Jerusalem is where archaeology uncovers the empires of past centuries and millenniums and brings biblical history, and even prophecy, to life. The publisher of the Trumpet is again participating in scientific excavations in this spectacular and storied city.
In January, Trumpet editor in chief Gerald Flurry established the Armstrong Institute of Biblical Archaeology as a nonprofit academic and educational institution headquartered in Jerusalem. Its main goal is to share and promote Israel’s biblical archaeology and history.
The institute hosts an engaging new website, ArmstrongInstitute.org, offering articles, videos, visuals and podcasts of Israel’s biblical archaeology. It also publishes Let the Stones Speak, a bimonthly print magazine focused on biblical archaeology and history.
In July, aiba signed a three-year lease on a beautiful building: a three-story, Arab-style villa originally constructed in 1926. The institute’s new home is in Rehavia, one of Jerusalem’s preeminent neighborhoods, a short stroll from the residences of both Israel’s president and prime minister. Following seven weeks of renovations, the Armstrong Institute staff moved into the new building at the end of August. It provides residential and office space, an area for small archaeological exhibits, and room for the combined libraries of archaeologists Dr. Eilat Mazar and her grandfather, Prof. Benjamin Mazar. The institute acquired these libraries following Eilat’s death in May 2021. The collection of approximately 4,000 books (plus another 4,000 archaeology- and history-related books we acquired from Hebrew University) represents a wealth of crucial historical and scientific knowledge revolving around the most historic and important city on Earth. The library will be opened to the public upon request.
The latest excavation commenced on July 12. aiba staff and Herbert W. Armstrong College students excavated on the Ophel in Jerusalem, further exposing a Second Temple structure that was partially uncovered in 2018.
The Ophel is one of the most important places in Israel, both historically and archaeologically. This area lies north of and adjacent to the City of David, the capital of Israel’s most famous king. It was on the Ophel that King Solomon constructed his impressive palace, a massive royal armory (see 1 Kings 7), a series of fortification walls and gatehouses, and most notably, the temple.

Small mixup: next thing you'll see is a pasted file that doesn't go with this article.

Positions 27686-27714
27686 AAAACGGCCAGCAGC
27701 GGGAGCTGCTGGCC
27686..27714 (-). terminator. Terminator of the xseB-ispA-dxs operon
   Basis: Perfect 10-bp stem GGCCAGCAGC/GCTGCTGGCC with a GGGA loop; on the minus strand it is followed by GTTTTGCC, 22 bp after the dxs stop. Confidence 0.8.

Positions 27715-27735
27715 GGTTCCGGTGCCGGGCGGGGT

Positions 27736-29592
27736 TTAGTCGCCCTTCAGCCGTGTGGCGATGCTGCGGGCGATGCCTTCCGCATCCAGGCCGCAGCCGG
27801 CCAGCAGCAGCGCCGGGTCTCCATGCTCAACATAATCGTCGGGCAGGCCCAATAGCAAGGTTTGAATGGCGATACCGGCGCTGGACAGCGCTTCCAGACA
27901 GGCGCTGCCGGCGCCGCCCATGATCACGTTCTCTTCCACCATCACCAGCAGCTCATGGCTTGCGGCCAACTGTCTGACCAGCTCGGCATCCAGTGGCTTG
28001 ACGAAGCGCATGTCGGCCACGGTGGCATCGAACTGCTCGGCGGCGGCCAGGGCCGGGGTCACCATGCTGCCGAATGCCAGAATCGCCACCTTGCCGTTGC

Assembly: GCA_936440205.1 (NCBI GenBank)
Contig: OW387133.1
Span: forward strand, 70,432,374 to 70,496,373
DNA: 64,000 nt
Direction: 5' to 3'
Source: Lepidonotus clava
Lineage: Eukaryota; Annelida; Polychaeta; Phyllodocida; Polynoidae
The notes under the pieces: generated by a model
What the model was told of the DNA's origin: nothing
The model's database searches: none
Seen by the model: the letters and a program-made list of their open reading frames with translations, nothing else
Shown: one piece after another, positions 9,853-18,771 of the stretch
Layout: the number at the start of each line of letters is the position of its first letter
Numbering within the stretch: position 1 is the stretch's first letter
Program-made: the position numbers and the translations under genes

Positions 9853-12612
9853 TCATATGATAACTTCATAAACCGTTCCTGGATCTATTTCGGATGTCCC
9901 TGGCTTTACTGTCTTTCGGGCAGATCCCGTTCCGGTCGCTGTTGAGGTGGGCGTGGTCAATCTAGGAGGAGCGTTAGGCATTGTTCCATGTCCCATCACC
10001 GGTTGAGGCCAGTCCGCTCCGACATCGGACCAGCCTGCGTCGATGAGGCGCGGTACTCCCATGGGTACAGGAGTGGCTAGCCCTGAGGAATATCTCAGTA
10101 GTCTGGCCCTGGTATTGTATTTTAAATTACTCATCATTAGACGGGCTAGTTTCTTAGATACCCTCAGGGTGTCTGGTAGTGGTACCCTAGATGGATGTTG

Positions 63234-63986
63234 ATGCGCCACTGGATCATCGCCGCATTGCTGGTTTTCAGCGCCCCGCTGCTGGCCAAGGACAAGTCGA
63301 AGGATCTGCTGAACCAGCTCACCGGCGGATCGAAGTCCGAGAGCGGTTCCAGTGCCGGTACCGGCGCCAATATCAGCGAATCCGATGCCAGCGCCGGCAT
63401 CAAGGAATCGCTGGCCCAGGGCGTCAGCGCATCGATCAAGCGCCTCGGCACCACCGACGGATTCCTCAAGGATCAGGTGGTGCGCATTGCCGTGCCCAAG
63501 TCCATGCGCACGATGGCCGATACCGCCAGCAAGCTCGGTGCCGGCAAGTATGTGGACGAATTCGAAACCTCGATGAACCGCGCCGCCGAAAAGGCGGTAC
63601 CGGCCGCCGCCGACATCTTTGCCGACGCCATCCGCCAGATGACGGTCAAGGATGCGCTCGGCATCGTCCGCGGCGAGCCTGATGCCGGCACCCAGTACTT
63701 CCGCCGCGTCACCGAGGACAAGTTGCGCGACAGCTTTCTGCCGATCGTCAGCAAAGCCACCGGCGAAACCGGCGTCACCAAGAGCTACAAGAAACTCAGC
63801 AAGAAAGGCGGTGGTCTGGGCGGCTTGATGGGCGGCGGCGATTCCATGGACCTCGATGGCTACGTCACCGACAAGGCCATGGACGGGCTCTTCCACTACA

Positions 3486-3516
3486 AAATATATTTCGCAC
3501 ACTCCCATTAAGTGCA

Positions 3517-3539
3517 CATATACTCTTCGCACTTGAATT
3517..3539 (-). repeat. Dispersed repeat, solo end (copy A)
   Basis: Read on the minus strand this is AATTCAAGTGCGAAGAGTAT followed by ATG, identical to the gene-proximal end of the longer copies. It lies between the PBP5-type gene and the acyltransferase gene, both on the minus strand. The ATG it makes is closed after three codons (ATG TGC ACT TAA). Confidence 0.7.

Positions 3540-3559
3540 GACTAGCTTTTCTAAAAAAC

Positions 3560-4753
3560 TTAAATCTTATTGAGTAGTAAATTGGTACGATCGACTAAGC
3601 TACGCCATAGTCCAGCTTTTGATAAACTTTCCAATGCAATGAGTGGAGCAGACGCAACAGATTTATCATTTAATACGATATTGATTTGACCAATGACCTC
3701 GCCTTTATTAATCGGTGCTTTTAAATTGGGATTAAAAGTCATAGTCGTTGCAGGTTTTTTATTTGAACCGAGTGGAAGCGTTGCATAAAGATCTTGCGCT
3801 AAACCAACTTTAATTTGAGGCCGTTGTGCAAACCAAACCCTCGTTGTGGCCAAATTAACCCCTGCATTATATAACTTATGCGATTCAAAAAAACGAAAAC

The Ophel was the seat of government and religion for the kingdom of Israel and then the kingdom of Judah for roughly 400 years, from the middle of the 10th century b.c. to the fall of Jerusalem in 585 b.c. The area remained crucial throughout the Second Temple period, from around 445 b.c. until Jerusalem again fell in a.d. 70.
Though this is aiba’s first official excavation, it is actually our eighth. Students from Herbert W. Armstrong College have conducted archaeological excavations with the late Jerusalem archaeologist Dr. Eilat Mazar through the Armstrong International Cultural Foundation since 2006, and most of these have occurred on the Ophel. Together we uncovered some incredible finds, including large fortification walls built by King Solomon, the bullae of King Hezekiah and Isaiah the prophet, a large cache of a.d. 70 Jewish Rebellion coins and the stunning gold Menorah Medallion.
After a four-year break, we were excited to return to the Ophel. Though we miss Dr. Mazar greatly, we are now privileged to work under the direction of one of her good friends and colleagues, Prof. Uzi Leibner. Professor Leibner is the head of the Hebrew University Institute of Archaeology and specializes in Greek, Roman and Byzantine periods. He is also an outstanding teacher. On the dig, he routinely educates our diggers on what they are uncovering and readily shares his thoughts on new finds.
We are also digging alongside our good friend, archaeologist Amir Cohen-Klonymous, who served as area supervisor over the beautiful Second Temple Herodian steps. The other area supervisor is aiba researcher and writer Christopher Eames, who is overseeing the excavation of the subterranean tunnel network. aiba supplies all the funding, most of the labor and, with Professor Leibner, much of the organization and planning.
2022 has already been a busy year for aiba, and there is much work still to do. Mr. Flurry and the aiba team have more ambitious projects planned. If you are interested in uncovering the incredible, moving biblical history of Jerusalem, visit ArmstrongInstitute.org.
- To promote the Bible as a credible and essential historical resource in the practice of archaeology in Israel
- To feature and continue the archaeological work of Dr. Eilat Mazar and her grandfather, Prof. Benjamin Mazar
- To analyze and explain archaeological excavations and discoveries past and present in the context of the Bible
- To challenge the unwarranted and unsupported criticisms leveled against the use of the Bible in archaeology in Israel
- To encourage archaeologists to consider and employ Bible history in the practice of archaeology